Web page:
There are so many beautiful parks and public gardens in Prague, but unless one knows where they are or stumbles upon them by mistake – as I often did having taken a wrong turning on my way to somewhere else – most are rather difficult to find. Having just panted my way up the deceptively steep Old Castle Steps to reach the entrance to Prague Castle, I had decided to take a descending lane just by the gates that I presumed would lead me around the perimeter of the Castle. Instead, it led me to the steps of a rather charming, little turreted building with a Castle official sitting inside it asking for 10Kc before he would allow me to continue. Intrigued, I paid the nominal fee (approximately 30 pence / 0.40 Euros / $0.50) and found myself wandering through the stunning terraced Palace Gardens Beneath the Castle.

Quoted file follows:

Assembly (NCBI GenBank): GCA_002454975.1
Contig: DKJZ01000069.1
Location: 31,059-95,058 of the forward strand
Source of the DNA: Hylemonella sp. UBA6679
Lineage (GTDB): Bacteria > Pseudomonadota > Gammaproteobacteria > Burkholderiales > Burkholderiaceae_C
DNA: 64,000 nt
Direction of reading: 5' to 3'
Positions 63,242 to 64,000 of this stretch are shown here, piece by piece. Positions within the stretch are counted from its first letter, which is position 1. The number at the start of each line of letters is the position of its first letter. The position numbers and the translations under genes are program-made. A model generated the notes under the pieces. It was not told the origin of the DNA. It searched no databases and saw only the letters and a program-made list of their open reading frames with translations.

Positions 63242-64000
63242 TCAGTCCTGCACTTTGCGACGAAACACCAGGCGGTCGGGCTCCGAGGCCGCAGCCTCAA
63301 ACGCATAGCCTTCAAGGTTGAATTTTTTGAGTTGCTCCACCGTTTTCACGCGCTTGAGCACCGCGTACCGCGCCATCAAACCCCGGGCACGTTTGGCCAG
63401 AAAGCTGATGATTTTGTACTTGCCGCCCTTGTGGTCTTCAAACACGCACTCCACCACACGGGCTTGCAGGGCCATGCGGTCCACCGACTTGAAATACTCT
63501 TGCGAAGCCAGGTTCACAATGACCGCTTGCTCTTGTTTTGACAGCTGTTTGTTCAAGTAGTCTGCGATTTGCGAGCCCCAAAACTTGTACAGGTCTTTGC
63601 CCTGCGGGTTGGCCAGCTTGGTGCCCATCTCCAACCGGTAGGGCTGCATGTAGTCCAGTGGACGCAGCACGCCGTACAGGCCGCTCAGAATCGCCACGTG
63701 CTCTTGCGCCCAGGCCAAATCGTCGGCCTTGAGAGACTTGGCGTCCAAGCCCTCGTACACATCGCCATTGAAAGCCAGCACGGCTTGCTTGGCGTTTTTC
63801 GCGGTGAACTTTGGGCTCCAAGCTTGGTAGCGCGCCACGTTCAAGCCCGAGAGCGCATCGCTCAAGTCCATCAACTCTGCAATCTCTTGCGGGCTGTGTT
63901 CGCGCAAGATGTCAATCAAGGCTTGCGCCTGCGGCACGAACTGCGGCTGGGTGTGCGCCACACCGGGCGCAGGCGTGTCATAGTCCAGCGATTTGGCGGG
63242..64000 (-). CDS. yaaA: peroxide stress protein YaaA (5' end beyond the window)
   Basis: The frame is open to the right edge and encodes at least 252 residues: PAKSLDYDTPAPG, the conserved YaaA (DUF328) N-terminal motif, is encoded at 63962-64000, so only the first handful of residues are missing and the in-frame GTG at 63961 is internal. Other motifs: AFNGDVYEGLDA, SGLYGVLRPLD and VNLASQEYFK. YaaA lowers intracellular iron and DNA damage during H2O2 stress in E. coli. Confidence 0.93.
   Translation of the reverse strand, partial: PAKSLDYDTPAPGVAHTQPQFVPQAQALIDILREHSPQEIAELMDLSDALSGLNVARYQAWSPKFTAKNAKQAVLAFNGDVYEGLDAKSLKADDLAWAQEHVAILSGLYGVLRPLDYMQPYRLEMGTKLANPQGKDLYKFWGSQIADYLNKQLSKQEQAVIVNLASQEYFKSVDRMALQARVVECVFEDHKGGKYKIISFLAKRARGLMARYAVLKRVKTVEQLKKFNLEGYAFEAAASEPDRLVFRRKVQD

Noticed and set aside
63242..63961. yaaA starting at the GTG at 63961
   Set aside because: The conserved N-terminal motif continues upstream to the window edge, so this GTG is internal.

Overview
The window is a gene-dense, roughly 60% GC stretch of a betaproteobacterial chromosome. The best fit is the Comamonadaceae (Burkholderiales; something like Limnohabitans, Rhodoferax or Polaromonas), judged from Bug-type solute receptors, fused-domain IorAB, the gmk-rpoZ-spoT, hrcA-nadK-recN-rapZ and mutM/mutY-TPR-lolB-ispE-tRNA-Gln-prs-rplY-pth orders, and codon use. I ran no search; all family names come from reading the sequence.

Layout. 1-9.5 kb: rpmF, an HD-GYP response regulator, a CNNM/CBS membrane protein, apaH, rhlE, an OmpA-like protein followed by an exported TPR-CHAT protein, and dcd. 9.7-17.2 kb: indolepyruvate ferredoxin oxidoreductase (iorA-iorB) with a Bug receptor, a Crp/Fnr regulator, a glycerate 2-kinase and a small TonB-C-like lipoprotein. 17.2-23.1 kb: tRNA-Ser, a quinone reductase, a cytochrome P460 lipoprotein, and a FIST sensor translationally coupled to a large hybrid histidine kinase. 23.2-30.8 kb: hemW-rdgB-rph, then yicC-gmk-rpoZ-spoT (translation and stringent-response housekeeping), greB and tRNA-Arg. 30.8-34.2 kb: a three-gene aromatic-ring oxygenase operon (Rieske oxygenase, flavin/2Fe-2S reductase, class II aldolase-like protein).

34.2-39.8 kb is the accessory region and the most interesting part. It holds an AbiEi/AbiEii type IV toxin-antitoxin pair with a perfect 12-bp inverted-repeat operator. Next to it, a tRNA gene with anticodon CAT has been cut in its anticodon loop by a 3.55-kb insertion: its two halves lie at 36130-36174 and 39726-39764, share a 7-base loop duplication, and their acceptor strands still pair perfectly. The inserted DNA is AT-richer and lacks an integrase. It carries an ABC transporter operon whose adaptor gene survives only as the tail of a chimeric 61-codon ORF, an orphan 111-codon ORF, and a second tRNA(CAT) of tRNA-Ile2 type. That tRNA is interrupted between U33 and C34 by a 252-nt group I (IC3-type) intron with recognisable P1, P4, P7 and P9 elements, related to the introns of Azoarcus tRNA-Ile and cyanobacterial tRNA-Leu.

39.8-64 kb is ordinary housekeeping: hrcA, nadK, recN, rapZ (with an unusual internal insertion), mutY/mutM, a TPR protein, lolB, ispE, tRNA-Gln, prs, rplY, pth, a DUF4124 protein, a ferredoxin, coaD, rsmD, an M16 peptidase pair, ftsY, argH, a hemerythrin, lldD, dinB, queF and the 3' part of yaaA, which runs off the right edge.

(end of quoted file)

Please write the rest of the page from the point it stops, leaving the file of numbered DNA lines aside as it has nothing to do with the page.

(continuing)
As well as the amazing views over the city, the perfectly manicured shrubs and a complete lack of fellow tourists hovering around (bliss), there was also something different to discover on every terrace level. One flight of steps led me down into the beautiful Baroque Ledebour Garden with its romantic porticoed mini-palace.
Inside this dainty, Italianate building the walls and ceilings were covered with delightful mock-Grecian style frescoes and figures, one of which I couldn’t help but see an uncanny resemblance to cinema legend Orson Wells.
Leaving the gardens a little while later, I made my way to the equally beautiful Wallenstein Garden just around the corner, although it took me quite a while to actually find it. I spent the best part of an hour circumnavigating what I’d hoped were the Garden’s outer-perimeter wall, looking for the entrance or at least any sign to suggest that beyond the wall was indeed the Garden my guidebook insisted I should visit. I did find what looked like the courtyard of a Government building or Police headquarters with guards lolling around the grounds and not a spec of greenery in sight. The sign by the curb of this courtyard certainly didn’t suggest in my mind that across the tarmac and beyond the arch ahead was indeed a public space of utter tranquility.